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Ageing population to keep budget in red for another 40 years

  • June 29 2021
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Ageing population to keep budget in red for another 40 years

By Cameron Micallef
June 29 2021

Australia needs to lift productivity to overcome the real threats of an ageing population brought on by a dwindling fertility rate and a stop in migration, a government report shows.

Less workers to fund an ageing population

Ageing population to keep budget in red for another 40 years

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  • June 29 2021
  • Share

Australia needs to lift productivity to overcome the real threats of an ageing population brought on by a dwindling fertility rate and a stop in migration, a government report shows.

Less workers to fund an ageing population

The fifth instalment of the Intergenerational Report (IGR) highlighted the challenges for Australia’s economy with a century-low population growth said to have a lasting impact over the next four decades.

The IGR has been handed down every five years, kicking off with Treasurer Peter Costello, giving Australia a snapshot of life in 40 years’ time. While scheduled to hit desks in 2020, the fifth IGR report was delayed by 12 months due to the pandemic.

Unveiling the long-awaited document this week, Treasurer Josh Frydenberg said its release served as an “early warning sign” for the government and the country about what's to come if certain trends remain. 

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The real fear is Australia's dwindling population, with the country said to hit 38.8 million in 2060-61 or six years later than earlier forecasted. 

“This is the first time there has been a downward revision of the population forecast in an IGR,” Mr Frydenberg said.

Not only is Australia facing a smaller-than-expected populace, but its age too is concerning with expectations the pressure on welfare and health services will swell significantly. 

As such, the budget is expected to remain in the red for at least another 40 years, improving to 0.7 per cent in 2036-37 but then widening to 2.3 per cent by 2060-61, “as the effects of ageing take hold”.

“It’s a trajectory similar to many of the previous IGRs reflecting the impact of an ageing population and existing policy settings,” Mr Frydenberg outlined.

Rising healthcare costs

Unsurprisingly, an ageing population with fewer workers is tipped to see Australia spend more of its GDP on aged care support.

“In this year’s IGR, health accounts for the biggest shift in government spending over the next 40 years, going from 4.6 to 6.2 per cent of GDP, with aged care going from 1.2 to 2.1 per cent of GDP and spending on the NDIS at 1.4 per cent of GDP, nearly 30 per cent higher than what was forecast in the 2015 IGR,” the report found.

According to Mr Frydenberg, significantly, as expenditure rises, the tax take doesn’t go beyond 23.9 per cent of GDP, the self-imposed cap the Coalition put in place.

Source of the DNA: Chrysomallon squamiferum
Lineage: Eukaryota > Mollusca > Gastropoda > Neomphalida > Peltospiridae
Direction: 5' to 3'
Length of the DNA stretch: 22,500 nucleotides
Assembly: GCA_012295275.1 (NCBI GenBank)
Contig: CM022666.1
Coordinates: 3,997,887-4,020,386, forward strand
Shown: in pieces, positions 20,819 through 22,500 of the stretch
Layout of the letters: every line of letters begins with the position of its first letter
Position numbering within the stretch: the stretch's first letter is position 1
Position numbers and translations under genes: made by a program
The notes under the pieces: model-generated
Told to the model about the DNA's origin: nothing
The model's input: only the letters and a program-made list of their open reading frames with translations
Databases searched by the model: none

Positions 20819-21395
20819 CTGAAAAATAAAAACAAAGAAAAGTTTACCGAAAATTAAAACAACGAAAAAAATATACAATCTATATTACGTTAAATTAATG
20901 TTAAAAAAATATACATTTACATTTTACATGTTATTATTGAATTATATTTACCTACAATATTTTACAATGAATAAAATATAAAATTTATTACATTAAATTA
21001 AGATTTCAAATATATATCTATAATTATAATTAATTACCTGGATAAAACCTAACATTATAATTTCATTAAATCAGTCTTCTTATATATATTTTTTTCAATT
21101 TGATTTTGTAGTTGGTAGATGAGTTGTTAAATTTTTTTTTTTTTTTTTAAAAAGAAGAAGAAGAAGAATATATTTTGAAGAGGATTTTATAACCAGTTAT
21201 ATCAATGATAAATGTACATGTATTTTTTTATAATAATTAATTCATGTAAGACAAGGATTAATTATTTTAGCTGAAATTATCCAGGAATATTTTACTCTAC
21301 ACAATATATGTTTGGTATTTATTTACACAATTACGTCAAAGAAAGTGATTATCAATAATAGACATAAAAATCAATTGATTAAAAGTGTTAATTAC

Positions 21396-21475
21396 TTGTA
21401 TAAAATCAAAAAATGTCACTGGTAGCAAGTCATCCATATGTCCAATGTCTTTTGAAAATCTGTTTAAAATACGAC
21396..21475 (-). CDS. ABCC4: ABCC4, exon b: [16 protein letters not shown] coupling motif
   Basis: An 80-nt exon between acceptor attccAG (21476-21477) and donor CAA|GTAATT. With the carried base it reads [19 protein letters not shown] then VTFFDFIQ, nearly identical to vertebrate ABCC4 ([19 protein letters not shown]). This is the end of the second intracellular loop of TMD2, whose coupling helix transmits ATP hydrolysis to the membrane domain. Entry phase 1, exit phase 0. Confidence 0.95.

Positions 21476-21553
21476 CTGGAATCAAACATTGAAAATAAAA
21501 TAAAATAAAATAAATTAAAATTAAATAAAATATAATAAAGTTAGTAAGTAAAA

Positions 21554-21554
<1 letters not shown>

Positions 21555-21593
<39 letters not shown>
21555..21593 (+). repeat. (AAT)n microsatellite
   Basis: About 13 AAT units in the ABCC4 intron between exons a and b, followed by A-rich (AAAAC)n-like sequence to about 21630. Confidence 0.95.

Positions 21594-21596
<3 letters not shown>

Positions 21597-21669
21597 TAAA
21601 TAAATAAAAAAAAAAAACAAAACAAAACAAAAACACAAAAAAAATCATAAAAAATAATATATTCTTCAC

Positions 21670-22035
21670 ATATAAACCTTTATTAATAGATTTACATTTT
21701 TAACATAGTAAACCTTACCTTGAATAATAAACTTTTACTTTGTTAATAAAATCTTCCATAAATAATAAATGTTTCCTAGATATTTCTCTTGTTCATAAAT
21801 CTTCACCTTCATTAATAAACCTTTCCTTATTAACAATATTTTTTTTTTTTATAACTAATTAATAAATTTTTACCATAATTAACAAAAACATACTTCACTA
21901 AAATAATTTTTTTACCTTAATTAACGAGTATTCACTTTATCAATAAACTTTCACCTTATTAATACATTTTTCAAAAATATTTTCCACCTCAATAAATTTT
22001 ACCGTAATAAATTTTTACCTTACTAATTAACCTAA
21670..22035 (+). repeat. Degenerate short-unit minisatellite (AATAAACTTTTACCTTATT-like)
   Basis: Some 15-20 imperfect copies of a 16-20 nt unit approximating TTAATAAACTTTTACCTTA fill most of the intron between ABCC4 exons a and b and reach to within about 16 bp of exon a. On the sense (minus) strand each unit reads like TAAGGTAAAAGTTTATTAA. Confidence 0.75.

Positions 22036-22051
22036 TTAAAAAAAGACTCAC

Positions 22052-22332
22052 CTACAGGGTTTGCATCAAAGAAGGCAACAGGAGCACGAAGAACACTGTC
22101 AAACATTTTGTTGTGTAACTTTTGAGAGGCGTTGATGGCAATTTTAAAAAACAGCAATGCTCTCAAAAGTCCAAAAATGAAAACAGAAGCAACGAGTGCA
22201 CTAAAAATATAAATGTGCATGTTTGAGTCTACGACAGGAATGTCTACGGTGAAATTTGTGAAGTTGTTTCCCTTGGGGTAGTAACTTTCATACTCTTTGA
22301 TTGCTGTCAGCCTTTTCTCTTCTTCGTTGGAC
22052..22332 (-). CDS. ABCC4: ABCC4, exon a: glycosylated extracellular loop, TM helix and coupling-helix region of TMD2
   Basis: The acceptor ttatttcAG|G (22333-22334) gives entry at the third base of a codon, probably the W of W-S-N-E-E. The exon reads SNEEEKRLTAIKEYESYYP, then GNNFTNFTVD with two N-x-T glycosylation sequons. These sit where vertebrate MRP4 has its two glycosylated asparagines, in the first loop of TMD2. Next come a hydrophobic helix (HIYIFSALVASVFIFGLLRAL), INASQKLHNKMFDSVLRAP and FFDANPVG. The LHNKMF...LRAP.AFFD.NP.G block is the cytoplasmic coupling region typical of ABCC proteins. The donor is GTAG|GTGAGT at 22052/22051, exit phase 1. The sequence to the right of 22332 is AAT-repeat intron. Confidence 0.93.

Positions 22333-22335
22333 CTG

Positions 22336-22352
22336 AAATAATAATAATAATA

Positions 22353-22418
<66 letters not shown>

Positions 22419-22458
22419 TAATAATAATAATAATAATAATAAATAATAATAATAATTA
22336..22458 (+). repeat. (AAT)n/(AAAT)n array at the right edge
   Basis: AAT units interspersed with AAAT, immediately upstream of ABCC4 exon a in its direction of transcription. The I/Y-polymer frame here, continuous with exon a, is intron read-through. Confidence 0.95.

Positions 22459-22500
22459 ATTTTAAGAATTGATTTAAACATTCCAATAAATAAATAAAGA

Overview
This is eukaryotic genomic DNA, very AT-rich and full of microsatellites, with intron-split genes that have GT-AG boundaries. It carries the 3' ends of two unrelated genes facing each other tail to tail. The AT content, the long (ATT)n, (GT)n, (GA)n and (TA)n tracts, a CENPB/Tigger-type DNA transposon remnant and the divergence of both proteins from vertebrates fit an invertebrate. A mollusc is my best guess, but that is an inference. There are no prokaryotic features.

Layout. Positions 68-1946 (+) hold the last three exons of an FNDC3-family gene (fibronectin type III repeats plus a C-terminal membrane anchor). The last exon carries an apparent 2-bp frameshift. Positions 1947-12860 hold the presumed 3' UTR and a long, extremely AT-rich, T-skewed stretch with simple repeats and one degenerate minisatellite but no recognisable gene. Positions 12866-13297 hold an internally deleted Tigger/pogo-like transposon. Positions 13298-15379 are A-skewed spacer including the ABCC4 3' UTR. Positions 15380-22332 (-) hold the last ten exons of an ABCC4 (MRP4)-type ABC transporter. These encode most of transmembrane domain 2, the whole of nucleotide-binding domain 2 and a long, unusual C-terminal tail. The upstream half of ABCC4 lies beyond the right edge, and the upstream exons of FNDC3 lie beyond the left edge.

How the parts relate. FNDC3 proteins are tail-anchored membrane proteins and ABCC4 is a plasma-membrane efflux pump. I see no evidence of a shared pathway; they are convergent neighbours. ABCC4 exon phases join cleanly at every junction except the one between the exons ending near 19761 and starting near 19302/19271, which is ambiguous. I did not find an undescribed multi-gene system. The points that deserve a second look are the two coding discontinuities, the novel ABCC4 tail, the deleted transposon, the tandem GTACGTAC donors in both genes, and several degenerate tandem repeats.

“Ageing will remain a key source of pressure on our economy and on our budget over time,” Mr Frydenberg said.

“The taxes of each working-age person will need to support the essential services for a growing number of older Australians.”

Economic growth

But despite the barriers, Mr Frydenberg expects Australia’s economy to be two and half times bigger in 40 years than it is today.

He highlighted that the real GDP per person is expected to grow at an average annual rate of 1.5 per cent a year compared with 1.6 per cent over the last 40 years.

“To generate this growth, it is assumed that productivity growth will maintain its 30-year average of 1.5 per cent,” the Treasury report explained.

 

 

Mr Frydenberg concluded that "growing the economy is Australia’s pathway to budget repair, not austerity or higher taxes".

"Only by growing the economy can we continue to guarantee the essential services Australians rely on.

"We are relatively well placed, but at the same time, there are warning signs.

"There remains much work to do be done".

Ageing population to keep budget in red for another 40 years
Less workers to fund an ageing population
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About the author

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Cameron is a journalist for Momentum Media's nestegg and Smart Property Investment. He enjoys giving Aussies practical financial tips and tricks to help grow their wealth and achieve financial independence. As a self-confessed finance nerd, Cameron enjoys chatting with industry experts and commentators to leverage their insights to grow your portfolio.

About the author

author image
Cameron Micallef

Cameron is a journalist for Momentum Media's nestegg and Smart Property Investment. He enjoys giving Aussies practical financial tips and tricks to help grow their wealth and achieve financial independence. As a self-confessed finance nerd, Cameron enjoys chatting with industry experts and commentators to leverage their insights to grow your portfolio.

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